Villa Boscoreale

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Villa Regina at Boscoreale
Boscoreale Villa Rustica.jpg
Villa Regina, view from above.
LocationBoscoreale, Province of Naples, Campania, Italy
RegionMagna Graecia
Coordinates40°45′41″N 14°28′17″E / 40.761389°N 14.471389°E / 40.761389; 14.471389Coordinates: 40°45′41″N 14°28′17″E / 40.761389°N 14.471389°E / 40.761389; 14.471389
Site notes
ManagementSoprintendenza Speciale per i Beni Archeologici di Pompei, Ercolano e Stabia
WebsiteSito Archeologico di Boscoreale ‹See Tfd›(in Italian)

Many Roman villas have been discovered in the district of Boscoreale,[1] Italy, they were all buried and preserved by the Eruption of Mount Vesuvius in 79 AD, along with Pompeii and Herculaneum.[2] The only one visible in situ today is the Villa Regina, the others being reburied soon after their discovery. Nevertheless, among the most important finds from these others are the exquisite frescoes from the Villa of Publius Fannius Synistor and the sumptuous silver collection of the Villa della Pisanella, which are now displayed in several major museums, as are finds from the Villa del fondo Ippolito Zurlo;[3] the name Villa Boscoreale is typically used for any one of these villas.

In Roman times this area was agricultural, specialising in wine and olive oil.[4]

Other Roman villas that were discovered in the vicinity, often by "treasure" hunters towards the end of the 19th century, and then reburied, include notably those:

  • in "d'Acunzo property"
  • of N. Popidius Florus, from which frescoes were taken
  • in via Casone Grotta (found in 1986)
  • of M. Livius Marcellus
  • of Fondus Priscus
  • of Asellius.

Information on, and objects from, the villas can be seen in the nearby Antiquarium di Boscoreale.

Villa Regina[edit]

Villa Regina
The wine cellar with "dolia"

This rustic villa was discovered more recently in 1977 and therefore has been preserved in its complete state as buried 8m below ground level; the villa is a comfortable working farm rather than a luxurious estate that others nearby were. Nonetheless an elegant central courtyard is colonnaded on three sides with columns of red and white stucco.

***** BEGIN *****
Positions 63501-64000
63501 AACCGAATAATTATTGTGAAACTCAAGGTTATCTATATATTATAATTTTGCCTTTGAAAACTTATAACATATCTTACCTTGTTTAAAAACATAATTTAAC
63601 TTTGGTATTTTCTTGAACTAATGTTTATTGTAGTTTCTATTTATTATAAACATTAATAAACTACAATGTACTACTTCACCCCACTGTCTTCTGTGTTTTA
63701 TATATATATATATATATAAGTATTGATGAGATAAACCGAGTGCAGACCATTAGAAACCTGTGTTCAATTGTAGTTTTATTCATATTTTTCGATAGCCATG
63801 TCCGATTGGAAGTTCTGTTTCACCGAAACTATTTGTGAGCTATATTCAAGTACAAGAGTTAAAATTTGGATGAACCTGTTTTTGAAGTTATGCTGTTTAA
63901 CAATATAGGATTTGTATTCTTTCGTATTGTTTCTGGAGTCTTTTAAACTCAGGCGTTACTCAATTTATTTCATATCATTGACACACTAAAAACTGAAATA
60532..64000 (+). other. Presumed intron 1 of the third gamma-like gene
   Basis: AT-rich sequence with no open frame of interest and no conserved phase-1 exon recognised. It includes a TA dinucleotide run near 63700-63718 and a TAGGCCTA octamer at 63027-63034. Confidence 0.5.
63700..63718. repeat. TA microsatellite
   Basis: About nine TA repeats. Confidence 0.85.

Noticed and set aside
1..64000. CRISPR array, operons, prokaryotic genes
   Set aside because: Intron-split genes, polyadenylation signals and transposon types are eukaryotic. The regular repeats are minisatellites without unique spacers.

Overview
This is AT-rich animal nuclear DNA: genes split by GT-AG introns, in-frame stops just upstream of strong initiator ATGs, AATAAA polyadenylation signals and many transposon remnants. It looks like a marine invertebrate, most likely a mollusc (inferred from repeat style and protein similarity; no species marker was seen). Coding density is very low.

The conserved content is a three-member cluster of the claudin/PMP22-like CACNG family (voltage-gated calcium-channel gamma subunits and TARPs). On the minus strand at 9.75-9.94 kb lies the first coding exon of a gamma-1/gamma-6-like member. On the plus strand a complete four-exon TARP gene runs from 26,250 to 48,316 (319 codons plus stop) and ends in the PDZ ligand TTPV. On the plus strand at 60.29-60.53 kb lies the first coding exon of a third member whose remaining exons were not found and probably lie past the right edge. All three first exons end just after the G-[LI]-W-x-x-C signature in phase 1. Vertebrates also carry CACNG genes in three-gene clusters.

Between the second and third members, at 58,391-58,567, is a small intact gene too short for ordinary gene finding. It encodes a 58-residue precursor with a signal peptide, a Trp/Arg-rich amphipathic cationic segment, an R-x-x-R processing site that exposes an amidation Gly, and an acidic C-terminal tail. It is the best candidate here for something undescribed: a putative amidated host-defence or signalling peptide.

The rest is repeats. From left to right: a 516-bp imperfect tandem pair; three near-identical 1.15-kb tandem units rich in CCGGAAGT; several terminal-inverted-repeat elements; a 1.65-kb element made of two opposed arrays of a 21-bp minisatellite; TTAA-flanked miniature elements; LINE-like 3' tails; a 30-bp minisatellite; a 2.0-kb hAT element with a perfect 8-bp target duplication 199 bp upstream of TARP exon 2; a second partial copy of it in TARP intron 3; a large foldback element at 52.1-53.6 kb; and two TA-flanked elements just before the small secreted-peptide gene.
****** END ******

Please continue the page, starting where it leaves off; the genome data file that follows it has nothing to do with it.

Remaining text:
Large quantities of pottery and farm implements were found. Plaster casts of the original entrance doors were made from the hollow spaces left. A plaster cast of a pig found here and killed in the catastrophe was also made.

It also includes preserved parts of a wine press.[5] Near the centre of the villa is the wine cellar in which 18 dolia, of total capacity 10,000 litres, were buried for storing the must from the adjoining press.

An unusual find was an oil lamp dating from the 3-5th c. AD showing that the place was tunnelled into in the later Roman era.

The holes in the ground left by the roots of the Roman vines were found and vines have again been planted in them.

Villa of P. Fannius Synistor[edit]

Plan of Villa of P. Fannius Synistor
Transparent glass bowl of fruit. Detail from wall painting in Bedroom M of the Villa of P. Fannius Synistor

Although the villa was of relatively modest size compared to others in the area and had no atrium, pool or sculpture collection, its frescoes were exceptional in their beauty and quality.[6]

Evidence in tablets and graffiti shows that the house was probably built in the 1st century (around 40-30 BC);[7] the villa was privately discovered, excavated, partially dismantled and reburied in 1900.

The villa had three stories, complete with a bath suite and an underground passage to a stable and agricultural buildings, the latter not excavated; the central ground floor of the living quarters consisted of over thirty rooms or enclosures surrounding a colonnaded courtyard or peristyle. The building featured an impressive main entrance approached by five broad steps leading to a colonnaded forecourt.